For families spread out across the country, videos and video chats have become a meaningful way to share a baby’s first steps, a birthday party or a loved one blowing a kiss.
But for people in prison, rules limiting access to the Internet and cameras can make sharing these moments difficult. In Colorado Springs, an artist came up with a creative solution.
Like many proud parents, Nicole Garrens captured her son Zander’s first steps on her cellphone. She wanted to share the video with her husband, Roy, but he recently went to prison in Texas.
“The last time he saw him he was between five and six months, and you know, he was crawling, and kind of standing up holding onto things,” Garrens says. “But when a baby starts to walk, it’s one of their biggest milestones, and it breaks my heart to know what he’s missing.”
Garrens moved to Florida after Roy was incarcerated, so she could be near her family. But she wanted to figure out a way for her husband to see the video.
“You know, pictures can only say so much,” Garrens says. “They’re still pictures.”
While almost anyone with a smartphone can send or receive short videos these days, prisoners still have little access to technology. So Garrens went looking online for a creative solution. She found flipbooked.com, a small company that turns short videos into flipbooks.
The company’s founder is Colorado Springs artist Liza Tudor. For her, this 19th century technology was the perfect solution to a 21st century problem. Tudor’s ex-boyfriend had gone to prison, and she wanted to send him a video.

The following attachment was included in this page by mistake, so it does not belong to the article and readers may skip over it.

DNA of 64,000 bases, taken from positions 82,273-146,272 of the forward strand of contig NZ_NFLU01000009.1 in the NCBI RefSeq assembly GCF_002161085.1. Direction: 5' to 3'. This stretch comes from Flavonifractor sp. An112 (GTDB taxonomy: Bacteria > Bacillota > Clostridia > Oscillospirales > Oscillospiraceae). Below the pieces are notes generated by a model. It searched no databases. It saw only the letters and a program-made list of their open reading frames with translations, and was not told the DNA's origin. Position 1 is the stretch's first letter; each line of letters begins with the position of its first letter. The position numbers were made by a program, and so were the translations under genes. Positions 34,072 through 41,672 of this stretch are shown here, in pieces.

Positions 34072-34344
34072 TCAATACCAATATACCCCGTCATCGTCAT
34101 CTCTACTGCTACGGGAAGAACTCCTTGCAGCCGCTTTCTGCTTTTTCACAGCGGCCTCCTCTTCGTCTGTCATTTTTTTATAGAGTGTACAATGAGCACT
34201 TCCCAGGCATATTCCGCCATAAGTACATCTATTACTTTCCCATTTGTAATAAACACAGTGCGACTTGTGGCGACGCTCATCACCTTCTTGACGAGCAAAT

“We had a dog that we’d gotten together and she was getting really old,” Tudor says. “Her name was Nala. And she was 13, and I was worried she was going to die soon, which she did. So I took a video of her giving me some kisses.”
Before long, Tudor had written her own software to turn short videos into flipbooks.
“I’ve programmed to break it into framesand essentially lay it out in a contact sheet,” Tudor says.
It looks like a sheet of stamps. She prints the images out, tears the paper along perforations and stacks them by number. When Tudor sends flipbooks to prisoners she just sends the printout in an envelope. The prisoners assemble the books themselves.
Tudor’s ex-boyfriend, Nick Wells, has been at the Limon Correctional Facility in eastern Colorado since 2011. He remembers when he got that first flipbook three years ago.
“The next thing I know, I’m in my cell, and I get mail … and I saw my dog running around acting crazy, and it made me laugh,” Wells says. “It brought the biggest smile to my face.”
Tudor also sent him a flipbook of his young nephew.
“Being able to see him walk for the first time was just heartbreaking, at the same time … overwhelming sense of joy,” Wells says. “I get to be a part of that. When you look back at your life, those are the moments, these little tiny things, you know.”
And those tiny moments aren’t just about toddlers. Lori Kuhn lives in Los Angeles. She turned to Flip Booked with a video of her godson tying his tie for the first time.
“There are many milestones, and learning to tie your first tie something typically that your father teaches you,” Kuhn says.
Her godson’s dad, Wayne Boatright, is currently serving a 7-year sentence in San Quentin. He was overjoyed.
“It’s beautiful,” Kuhn says. “It’s heartbreaking. I can’t even put it in words. I’m glad I was there to capture it and share it with Wayne.”
Even if it becomes easier to send personal videos directly to prisoners, Flip Booked users say there’s something magic about being able to hold a little bit of time in your hands.